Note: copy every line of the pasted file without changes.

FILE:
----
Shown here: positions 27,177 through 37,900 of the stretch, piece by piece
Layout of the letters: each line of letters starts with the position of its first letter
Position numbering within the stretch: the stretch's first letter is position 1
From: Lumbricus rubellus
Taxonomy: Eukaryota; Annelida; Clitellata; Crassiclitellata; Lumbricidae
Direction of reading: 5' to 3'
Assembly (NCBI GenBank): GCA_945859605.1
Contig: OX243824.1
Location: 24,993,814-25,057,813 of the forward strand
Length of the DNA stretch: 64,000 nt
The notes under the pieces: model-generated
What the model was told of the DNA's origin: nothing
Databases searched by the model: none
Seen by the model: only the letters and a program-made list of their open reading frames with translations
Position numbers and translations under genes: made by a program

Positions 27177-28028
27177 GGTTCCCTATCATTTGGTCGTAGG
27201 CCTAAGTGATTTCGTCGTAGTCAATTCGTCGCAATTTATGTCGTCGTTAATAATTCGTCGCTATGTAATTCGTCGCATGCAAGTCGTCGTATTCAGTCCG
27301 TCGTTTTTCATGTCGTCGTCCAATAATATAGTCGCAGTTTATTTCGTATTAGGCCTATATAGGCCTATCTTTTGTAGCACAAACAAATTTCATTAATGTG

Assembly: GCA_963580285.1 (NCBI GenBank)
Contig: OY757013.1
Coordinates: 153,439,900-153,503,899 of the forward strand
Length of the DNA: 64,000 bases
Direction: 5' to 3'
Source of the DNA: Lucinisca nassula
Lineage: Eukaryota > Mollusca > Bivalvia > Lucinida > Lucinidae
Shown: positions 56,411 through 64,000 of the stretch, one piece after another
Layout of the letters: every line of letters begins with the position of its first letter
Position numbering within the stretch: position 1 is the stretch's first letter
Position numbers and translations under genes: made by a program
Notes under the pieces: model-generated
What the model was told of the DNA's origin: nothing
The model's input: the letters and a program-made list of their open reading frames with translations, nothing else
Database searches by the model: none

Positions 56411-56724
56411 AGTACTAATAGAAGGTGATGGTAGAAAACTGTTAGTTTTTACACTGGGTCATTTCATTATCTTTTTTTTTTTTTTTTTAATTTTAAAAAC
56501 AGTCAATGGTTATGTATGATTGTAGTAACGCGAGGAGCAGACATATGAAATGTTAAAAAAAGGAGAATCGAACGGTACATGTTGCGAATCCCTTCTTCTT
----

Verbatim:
Shown here: positions 27,177 through 37,900 of the stretch, piece by piece
Layout of the letters: each line of letters starts with the position of its first letter
Position numbering within the stretch: the stretch's first letter is position 1
From: Lumbricus rubellus
Taxonomy: Eukaryota; Annelida; Clitellata; Crassiclitellata; Lumbricidae
Direction of reading: 5' to 3'
Assembly (NCBI GenBank): GCA_945859605.1
Contig: OX243824.1
Location: 24,993,814-25,057,813 of the forward strand
Length of the DNA stretch: 64,000 nt
The notes under the pieces: model-generated
What the model was told of the DNA's origin: nothing
Databases searched by the model: none
Seen by the model: only the letters and a program-made list of their open reading frames with translations
Position numbers and translations under genes: made by a program

Positions 27177-28028
27177 GGTTCCCTATCATTTGGTCGTAGG
27201 CCTAAGTGATTTCGTCGTAGTCAATTCGTCGCAATTTATGTCGTCGTTAATAATTCGTCGCTATGTAATTCGTCGCATGCAAGTCGTCGTATTCAGTCCG
27301 TCGTTTTTCATGTCGTCGTCCAATAATATAGTCGCAGTTTATTTCGTATTAGGCCTATATAGGCCTATCTTTTGTAGCACAAACAAATTTCATTAATGTG

Assembly: GCA_963580285.1 (NCBI GenBank)
Contig: OY757013.1
Coordinates: 153,439,900-153,503,899 of the forward strand
Length of the DNA: 64,000 bases
Direction: 5' to 3'
Source of the DNA: Lucinisca nassula
Lineage: Eukaryota > Mollusca > Bivalvia > Lucinida > Lucinidae
Shown: positions 56,411 through 64,000 of the stretch, one piece after another
Layout of the letters: every line of letters begins with the position of its first letter
Position numbering within the stretch: position 1 is the stretch's first letter
Position numbers and translations under genes: made by a program
Notes under the pieces: model-generated
What the model was told of the DNA's origin: nothing
The model's input: the letters and a program-made list of their open reading frames with translations, nothing else
Database searches by the model: none

Positions 56411-56724
56411 AGTACTAATAGAAGGTGATGGTAGAAAACTGTTAGTTTTTACACTGGGTCATTTCATTATCTTTTTTTTTTTTTTTTTAATTTTAAAAAC
56501 AGTCAATGGTTATGTATGATTGTAGTAACGCGAGGAGCAGACATATGAAATGTTAAAAAAAGGAGAATCGAACGGTACATGTTGCGAATCCCTTCTTCTT